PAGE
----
Title:
Solar power for thermochemical production of hydrogen
Kind Code:
A1


Abstract:
A solar-powered hydrogen production system includes a thermochemical system and solar heating system. The thermochemical system produces hydrogen. The solar heating system has a molten salt heat transfer medium for providing thermal energy to the thermochemical system.



Inventors:
Litwin, Robert Z. (Canoga Park, CA, US)
Pinkowski, Stanley M. (Simi Valley, CA, US)
Application Number:
11/788283
Publication Date:
10/23/2008
Filing Date:
04/19/2007
Assignee:
Pratt & Whitney Rocketdyne, Inc. (Canoga Park, CA, US)
Primary Class:
Other Classes:
423/579, 423/648.1, 165/48.2
International Classes:
B60K16/00; C01B13/00; F24S20/20; F24S90/00
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Primary Examiner:
NGUYEN, HOANG M
Attorney, Agent or Firm:
Kinney & Lange, P.A. (Minneapolis, MN, US)
Claims:
1. A solar-powered hydrogen production system, the system comprising: a thermochemical system for producing hydrogen; and a solar heating system having a molten salt heat transfer medium for providing thermal energy to the thermochemical system.

2. The solar-powered hydrogen production system of claim 1, wherein the thermochemical system generates hydrogen using a copper chloride thermochemical cycle.

3. The solar-powered hydrogen production system of claim 1, wherein the thermochemical system operates at a temperature of at least about 590 degrees Celsius.

4. The solar-powered hydrogen production system of claim 1, wherein the molten salt heat transfer medium comprises about 60% sodium nitrate and about 40% potassium nitrate.

5. The solar-powered hydrogen production system of claim 1, wherein the solar heating system provides electrical energy to the thermochemical system.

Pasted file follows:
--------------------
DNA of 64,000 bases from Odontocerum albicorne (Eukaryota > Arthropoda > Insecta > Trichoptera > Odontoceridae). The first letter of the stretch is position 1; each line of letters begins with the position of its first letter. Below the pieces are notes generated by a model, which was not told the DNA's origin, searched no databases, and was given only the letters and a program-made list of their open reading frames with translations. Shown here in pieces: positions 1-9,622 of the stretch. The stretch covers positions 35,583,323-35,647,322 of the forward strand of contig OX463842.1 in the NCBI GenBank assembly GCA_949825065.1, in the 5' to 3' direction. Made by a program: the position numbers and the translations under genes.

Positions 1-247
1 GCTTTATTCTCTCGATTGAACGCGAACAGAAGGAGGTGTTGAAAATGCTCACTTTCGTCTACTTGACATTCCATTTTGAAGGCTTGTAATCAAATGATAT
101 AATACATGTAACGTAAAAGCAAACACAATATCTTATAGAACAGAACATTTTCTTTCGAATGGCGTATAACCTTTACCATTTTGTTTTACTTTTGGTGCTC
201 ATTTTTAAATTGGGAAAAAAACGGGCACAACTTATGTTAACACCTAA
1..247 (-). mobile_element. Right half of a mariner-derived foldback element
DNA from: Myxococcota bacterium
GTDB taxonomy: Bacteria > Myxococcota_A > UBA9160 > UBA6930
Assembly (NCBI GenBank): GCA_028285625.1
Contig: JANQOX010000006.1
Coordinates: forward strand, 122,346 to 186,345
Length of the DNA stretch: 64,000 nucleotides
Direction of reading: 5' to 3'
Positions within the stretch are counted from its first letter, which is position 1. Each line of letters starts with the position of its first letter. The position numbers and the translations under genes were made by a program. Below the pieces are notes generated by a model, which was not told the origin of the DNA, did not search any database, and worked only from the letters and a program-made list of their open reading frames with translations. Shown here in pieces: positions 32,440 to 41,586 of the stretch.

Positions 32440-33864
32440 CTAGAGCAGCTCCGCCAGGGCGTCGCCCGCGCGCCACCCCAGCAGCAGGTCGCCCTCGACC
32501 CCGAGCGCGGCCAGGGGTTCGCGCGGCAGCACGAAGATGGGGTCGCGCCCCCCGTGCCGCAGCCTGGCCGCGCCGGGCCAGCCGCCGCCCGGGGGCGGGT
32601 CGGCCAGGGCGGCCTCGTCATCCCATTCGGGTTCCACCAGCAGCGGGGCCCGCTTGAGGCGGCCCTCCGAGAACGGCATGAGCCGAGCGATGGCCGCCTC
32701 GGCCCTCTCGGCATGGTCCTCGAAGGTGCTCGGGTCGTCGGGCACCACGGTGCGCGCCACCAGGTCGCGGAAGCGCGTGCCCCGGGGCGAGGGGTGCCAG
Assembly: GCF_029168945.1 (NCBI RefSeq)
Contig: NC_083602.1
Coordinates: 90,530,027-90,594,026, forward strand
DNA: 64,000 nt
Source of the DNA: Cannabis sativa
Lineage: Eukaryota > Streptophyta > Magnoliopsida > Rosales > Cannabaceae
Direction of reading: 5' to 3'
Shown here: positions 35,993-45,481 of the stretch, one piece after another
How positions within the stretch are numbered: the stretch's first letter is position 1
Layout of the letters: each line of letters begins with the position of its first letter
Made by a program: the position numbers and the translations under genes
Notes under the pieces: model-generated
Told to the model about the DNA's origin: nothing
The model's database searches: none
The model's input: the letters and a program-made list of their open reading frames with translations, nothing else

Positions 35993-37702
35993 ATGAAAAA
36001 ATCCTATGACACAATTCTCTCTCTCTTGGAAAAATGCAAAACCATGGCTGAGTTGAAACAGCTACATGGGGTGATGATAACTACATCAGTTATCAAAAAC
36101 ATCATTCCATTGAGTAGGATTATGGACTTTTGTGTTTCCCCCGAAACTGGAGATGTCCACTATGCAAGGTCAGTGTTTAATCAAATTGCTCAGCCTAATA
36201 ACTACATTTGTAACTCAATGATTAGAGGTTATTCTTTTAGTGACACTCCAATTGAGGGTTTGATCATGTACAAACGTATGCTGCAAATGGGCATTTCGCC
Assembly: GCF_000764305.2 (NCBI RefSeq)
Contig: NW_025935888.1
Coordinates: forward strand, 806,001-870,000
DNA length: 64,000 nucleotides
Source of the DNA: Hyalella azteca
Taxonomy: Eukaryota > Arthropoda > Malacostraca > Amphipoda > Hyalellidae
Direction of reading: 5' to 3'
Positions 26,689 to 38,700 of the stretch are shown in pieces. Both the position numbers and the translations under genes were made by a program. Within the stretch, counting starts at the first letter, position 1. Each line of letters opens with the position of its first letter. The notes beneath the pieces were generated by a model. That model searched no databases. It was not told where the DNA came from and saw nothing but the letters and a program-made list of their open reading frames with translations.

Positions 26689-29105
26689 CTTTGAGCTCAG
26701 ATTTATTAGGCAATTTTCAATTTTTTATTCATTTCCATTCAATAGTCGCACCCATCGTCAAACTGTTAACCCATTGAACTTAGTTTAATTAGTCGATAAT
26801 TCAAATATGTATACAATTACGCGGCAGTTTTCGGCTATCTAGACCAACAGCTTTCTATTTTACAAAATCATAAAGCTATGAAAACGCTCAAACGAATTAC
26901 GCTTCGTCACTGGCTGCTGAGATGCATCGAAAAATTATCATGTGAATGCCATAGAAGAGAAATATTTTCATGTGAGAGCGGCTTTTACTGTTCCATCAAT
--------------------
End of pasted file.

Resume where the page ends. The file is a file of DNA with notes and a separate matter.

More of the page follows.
6. The solar-powered hydrogen production system of claim 5, wherein the thermochemical system also produces oxygen.

7. A system for providing energy for a thermochemical hydrogen production process, the system comprising: a heat transfer medium for providing energy to the thermochemical process; and a solar receiver for heating the heat transfer medium to a temperature of at least about 590 degrees Celsius.

8. The system of claim 7, wherein the thermochemical system uses copper chloride.

9. The system of claim 7, wherein the heat transfer medium comprises molten salt.

10. The system of claim 9, wherein the molten salt comprises about 60% sodium nitrate and about 40% potassium nitrate.

11. The system of claim 7, wherein the heat transfer medium provides thermal energy to the thermochemical process.

12. The system of claim 7, wherein the heat transfer medium is used to generate electrical energy for use in the thermochemical process.

13. The system of claim 7, wherein the system is a solar heating system.

14. A method of providing energy to a hydrogen production system, the method comprising: capturing solar energy from sunlight; heating a heat transfer medium to a temperature of at least about 590 degrees Celsius with the solar energy; and transporting the heat transfer medium to the hydrogen production system.

15. The method of claim 14, wherein capturing solar energy comprises using a solar heating system.

16. The method of claim 14, wherein the heat transfer medium comprises molten salt.

17. The method of claim 16, wherein the molten salt comprises about 60% sodium nitrate and about 40% potassium nitrate.

18. The method of claim 14, wherein the hydrogen production system is a copper chloride thermochemical cycle.